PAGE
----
As people in Scotland get ready to go back to the pictures, communities in the Highlands and islands are waiting in anticipation for the cinema to return to them.
After a lengthy intermission, the easing of Covid restrictions means the Screen Machine can make a welcome return to towns and villages across the region, bringing movies to remoter parts of the country.
Initially, ongoing social distancing measures will mean reduced capacity in the travelling movie house, but it is a welcome sign of normality returning and, in some places, the first social gathering for several months.
The resumed Screen Machine tour starts in Fort Augustus from today until Wednesday.
It will then travel to Mallaig from May 21-22; Raasay from May 24-25; Dornie between May 26 and 27; Kyleakin from May 28-29 and Lochcarron from May 31- June 1.
Throughout June it is also scheduled to visit Gairloch, Ullapool, Lochinver, Kinlochbervie, Durness, Bettyhill, Lairg, Golspie, Newtonmore and Tomintoul.
The Highland audiences will see new films including Nomadland, starring Frances McDormand, which has won four Baftas and three Academy Awards.
Others to feature on the tour are Minari, Tom & Jerry: The Movie, and Iorram (Boat Song), the first cinema documentary made entirely in Gaelic.
Two metre social distancing measures mean capacity will be reduced from 80 seats to 20, but it is hoped this can be relaxed.
Demand for cinema is there
Robert Livingston, director of Regional Screen Scotland, said: “After a difficult year for all cinemas, we’re excited to bring films to communities again.
“We know the demand is there. We got such a good response when we were able to operate before Christmas and that was before the vaccination programme.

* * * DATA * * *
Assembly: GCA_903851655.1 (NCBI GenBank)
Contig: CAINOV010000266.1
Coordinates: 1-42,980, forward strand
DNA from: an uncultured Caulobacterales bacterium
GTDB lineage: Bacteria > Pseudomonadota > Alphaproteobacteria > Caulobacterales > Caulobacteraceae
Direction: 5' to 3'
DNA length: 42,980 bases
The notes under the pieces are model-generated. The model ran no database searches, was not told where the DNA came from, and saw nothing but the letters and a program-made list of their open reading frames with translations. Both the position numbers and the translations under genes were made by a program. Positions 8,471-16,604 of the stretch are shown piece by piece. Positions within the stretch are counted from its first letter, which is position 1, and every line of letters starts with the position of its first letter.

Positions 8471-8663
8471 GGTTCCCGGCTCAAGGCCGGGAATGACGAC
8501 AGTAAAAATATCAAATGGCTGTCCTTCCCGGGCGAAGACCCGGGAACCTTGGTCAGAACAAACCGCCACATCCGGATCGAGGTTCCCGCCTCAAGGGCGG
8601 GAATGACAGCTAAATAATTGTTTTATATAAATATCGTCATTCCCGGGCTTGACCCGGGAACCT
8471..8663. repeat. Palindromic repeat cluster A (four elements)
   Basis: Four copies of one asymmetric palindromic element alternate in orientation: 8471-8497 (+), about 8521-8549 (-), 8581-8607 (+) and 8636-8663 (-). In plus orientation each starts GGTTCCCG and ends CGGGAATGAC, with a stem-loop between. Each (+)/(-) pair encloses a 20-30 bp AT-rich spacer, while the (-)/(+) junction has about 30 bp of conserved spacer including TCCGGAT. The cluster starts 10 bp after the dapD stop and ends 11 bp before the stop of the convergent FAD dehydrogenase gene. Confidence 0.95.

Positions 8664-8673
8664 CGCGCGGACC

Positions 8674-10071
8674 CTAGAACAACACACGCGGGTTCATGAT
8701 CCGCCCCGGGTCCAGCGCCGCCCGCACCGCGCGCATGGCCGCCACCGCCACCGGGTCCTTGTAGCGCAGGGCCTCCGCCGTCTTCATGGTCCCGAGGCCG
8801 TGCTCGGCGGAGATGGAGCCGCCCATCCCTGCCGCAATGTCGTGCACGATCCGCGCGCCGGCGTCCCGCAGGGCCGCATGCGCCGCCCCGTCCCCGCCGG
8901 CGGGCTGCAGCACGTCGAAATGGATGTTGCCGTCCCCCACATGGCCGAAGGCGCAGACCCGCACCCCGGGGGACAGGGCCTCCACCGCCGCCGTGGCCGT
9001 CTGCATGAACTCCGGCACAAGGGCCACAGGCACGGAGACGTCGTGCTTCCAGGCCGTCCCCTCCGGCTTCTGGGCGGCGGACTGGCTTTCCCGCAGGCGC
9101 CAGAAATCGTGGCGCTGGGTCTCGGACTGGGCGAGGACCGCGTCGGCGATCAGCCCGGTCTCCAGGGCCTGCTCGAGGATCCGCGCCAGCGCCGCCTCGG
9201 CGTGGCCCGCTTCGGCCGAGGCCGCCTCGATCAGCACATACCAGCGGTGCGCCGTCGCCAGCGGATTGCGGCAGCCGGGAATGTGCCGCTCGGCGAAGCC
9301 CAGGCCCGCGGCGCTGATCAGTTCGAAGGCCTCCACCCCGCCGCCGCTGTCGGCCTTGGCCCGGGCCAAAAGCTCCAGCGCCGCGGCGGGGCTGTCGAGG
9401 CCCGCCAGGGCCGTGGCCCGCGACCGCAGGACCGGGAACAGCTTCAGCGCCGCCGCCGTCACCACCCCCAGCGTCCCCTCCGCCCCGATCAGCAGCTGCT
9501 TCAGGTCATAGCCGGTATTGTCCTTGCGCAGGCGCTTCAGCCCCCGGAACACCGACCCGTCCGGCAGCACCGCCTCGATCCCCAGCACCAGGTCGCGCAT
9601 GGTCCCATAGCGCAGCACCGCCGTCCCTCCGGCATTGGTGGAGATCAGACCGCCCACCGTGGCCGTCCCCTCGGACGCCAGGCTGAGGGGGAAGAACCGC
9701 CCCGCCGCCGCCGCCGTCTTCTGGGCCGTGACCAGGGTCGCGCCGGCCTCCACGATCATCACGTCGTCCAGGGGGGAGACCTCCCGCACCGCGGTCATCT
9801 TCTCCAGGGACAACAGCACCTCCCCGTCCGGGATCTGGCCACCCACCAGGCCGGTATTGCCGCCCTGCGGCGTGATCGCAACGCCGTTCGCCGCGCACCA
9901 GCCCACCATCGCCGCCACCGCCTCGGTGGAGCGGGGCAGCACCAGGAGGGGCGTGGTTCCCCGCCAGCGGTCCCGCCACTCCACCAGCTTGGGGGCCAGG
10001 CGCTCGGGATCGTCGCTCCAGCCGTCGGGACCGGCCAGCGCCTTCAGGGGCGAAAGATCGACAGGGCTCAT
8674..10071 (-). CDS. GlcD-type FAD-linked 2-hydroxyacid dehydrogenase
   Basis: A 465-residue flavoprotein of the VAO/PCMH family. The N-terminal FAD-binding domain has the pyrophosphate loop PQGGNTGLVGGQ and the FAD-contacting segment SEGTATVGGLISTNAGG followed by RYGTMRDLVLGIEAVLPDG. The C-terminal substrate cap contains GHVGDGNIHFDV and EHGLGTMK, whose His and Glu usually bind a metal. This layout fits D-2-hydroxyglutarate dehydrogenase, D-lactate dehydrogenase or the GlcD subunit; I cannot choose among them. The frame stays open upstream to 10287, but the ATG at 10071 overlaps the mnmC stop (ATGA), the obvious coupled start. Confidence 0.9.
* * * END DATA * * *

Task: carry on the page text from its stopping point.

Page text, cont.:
“Our drivers got many comments about us coming back around was a symbol of some sort of normality starting to return and that’s what I expect this time as well.
“Because we are a very safe space, with a very effective ventilation system, it may be the first place in some towns and villages that people can safely come together. So it will be quite a big social thing for some places we visit.”
Screen Machine last toured between September and December 2020 when it visited 20 different locations before the latest lockdown began.
It is hoped that in selected locations it can offer day-time screenings of films for primary school children.
People in Fort Augustus are ready to welcome the visiting cinema with the nearest screens about an hour away in Inverness or Fort William.
The first customers will also benefit from cut-price tickets with Fort Augustus and Glenmoriston Community Company receiving community benefit funds from SSE and Falck windfarms which are used for a range of projects including subsidising tickets for the Screen Machine.
Bit of normality coming back
Community company chief officer Angela Williams said: “It’s really important to have the Screen Machine returning. It’s a little bit of normality coming back.
“Pre-Covid it was always well attended and people of all ages really look forward to it coming. It provides a really good local resource and there will be a lot of interest and excitement at it coming back.
“It’s a safe environment and you can have a really good enjoyable experience.”
Now in its 22nd year of operation, the Screen Machine is the only full time, self-contained digital mobile cinema in the UK. It tours more than 40 communities in the north and west of Scotland.
Over its years of the service, the machine has driven the equivalent of the distance to the moon.
Its most successful year was 2018-19, with just under 30,000 admissions.
In November the UK Cinema Association highlighted the safety of cinemas, saying there were no recorded cases of Covid being traced back to any UK outlet when previous lockdowns eased, and that 93% of returning cinema-goers felt safe.
The association also reported that the pandemic had seen cinema revenue drop dramatically by 76% in 2020.
This followed a period in the early part of the year when the sector outperformed both 2018 and 2019, which were the two most successful years for UK cinema-going since 1970.